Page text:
logo

1801. A New Map of Bedfordshire, Divided Into Hundreds Exhibiting Its Roads, Rivers, Parks &c . . . 1801

  • A New Map of Bedfordshire, Divided Into Hundreds Exhibiting Its Roads, Rivers, Parks &c  .  .  . 1801

A New Map of Bedfordshire, Divided Into Hundreds Exhibiting Its Roads, Rivers, Parks &c . . . 1801 information:

Year of creation: 
Resolution size (pixels): 
 12754x14136 px
Disk Size: 
 29.4291MiB
Number of pages: 
 1
Place: 
 London
Author: 

Print information. Print size (Width x height in inches):
Printing at 72 dpi 
  177.14 х 196.33
Printing at 150 dpi 
 85.03 х 94.24
Printing at 300 dpi 
 42.51 х 47.12

An example of detailing the file of this map of in a printable high-resolution:

Click to open in high resolution (open in new tab).
Attention! this is just the central piece (central area 960x960 px) of the map file!
This is an example, so that you can see and study the level of detail of a given map. The entire Map will be fully available after payment!

A New Map of Bedfordshire, Divided Into Hundreds Exhibiting Its Roads, Rivers, Parks &c  .  .  . 1801

Detailed map of Bedfordshire, published in London by John Cary.

John Cary (1755-1835) was a British cartographer and publisher best known for his clean engraving and distinct style which influenced the entire map industry. Born in Wiltshire, John was apprenticed to an engraver in London. He started his own business by 1782 and moved to several premises before settling at 86 St James’s Street in 1820.

Cary had several significant collaborations during his career. John Wallis and Cary diversified Cary’s business to include broader publishing projects. Brother William and John made globes together, while brother Francis participated in the company’s engraving work. Finally, geologist William Smith and Cary developed and sold geological maps, some of the first of their kind. The pair also produced a notable series of county maps starting in 1819. Cary’s atlases, of English counties and the world, were the standard texts of the early nineteenth century. He was appointed surveyor of roads to the General Post Office in 1794, which led to the New Itinerary, first published in 1798.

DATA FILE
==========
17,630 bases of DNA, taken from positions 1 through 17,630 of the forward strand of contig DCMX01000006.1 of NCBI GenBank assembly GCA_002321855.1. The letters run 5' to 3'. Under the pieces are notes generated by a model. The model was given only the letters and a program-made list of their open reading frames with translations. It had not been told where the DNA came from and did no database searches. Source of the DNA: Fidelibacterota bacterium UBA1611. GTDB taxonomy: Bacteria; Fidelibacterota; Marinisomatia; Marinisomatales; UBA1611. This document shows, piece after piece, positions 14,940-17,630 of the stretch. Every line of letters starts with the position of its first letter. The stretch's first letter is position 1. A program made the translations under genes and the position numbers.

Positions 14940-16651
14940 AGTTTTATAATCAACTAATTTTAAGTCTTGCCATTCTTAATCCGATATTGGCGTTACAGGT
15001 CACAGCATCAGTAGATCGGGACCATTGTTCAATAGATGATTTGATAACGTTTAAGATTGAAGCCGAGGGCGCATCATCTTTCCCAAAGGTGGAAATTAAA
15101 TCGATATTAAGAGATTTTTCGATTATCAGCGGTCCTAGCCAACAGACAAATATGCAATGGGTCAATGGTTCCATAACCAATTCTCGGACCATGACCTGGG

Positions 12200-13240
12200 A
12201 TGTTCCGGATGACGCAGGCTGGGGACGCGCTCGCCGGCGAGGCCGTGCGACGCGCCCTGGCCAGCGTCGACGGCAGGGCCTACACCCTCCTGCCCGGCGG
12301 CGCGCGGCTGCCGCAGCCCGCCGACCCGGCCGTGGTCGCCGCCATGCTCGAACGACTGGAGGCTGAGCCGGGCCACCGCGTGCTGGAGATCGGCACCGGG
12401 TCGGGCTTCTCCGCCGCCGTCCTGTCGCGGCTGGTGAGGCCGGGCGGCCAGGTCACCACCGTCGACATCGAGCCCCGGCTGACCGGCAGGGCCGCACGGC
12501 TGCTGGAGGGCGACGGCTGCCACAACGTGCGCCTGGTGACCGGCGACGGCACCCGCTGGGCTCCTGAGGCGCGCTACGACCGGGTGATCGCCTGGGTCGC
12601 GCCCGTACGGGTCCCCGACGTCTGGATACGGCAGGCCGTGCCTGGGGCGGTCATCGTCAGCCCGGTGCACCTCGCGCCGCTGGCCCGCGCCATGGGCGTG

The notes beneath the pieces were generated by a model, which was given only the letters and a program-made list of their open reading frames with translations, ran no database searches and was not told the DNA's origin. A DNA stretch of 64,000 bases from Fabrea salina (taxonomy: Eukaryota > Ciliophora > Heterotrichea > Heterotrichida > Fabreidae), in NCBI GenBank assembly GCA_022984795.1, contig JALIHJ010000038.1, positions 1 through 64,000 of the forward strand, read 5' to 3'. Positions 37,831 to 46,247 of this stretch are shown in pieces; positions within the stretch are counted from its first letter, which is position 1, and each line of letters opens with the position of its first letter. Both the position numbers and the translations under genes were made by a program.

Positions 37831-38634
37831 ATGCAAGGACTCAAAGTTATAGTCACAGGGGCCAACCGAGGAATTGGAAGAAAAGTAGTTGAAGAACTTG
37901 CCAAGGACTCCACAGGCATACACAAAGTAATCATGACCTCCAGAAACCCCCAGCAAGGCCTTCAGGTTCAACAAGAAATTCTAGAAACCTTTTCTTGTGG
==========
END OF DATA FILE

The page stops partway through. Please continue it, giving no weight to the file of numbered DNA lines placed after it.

John trained his son, George, in engraving and George and his other son, John Jr., took over the business in 1821. It was then known as G. and J. Cary and continued in trade until 1850. The firm’s materials were then acquired by George Frederick Cruchley and then Gall and Inglis. By the time John died in 1835, Cary was the authoritative name in private map publishing and his business was a leader in the field throughout the first half of the nineteenth century.


Special conditions for students!

If you are a student, write to us in telegram: @antiquemaps and indicate what material you need and for what work you need a map in high detail. We are ready to provide material on special terms. For students only!

Item information:

Year of creation:
Size:
12754x14136 px
Disk:
29.4291MiB
Number of pages:
1
Place:
London
Author:
John Cary.
$14.99

Related item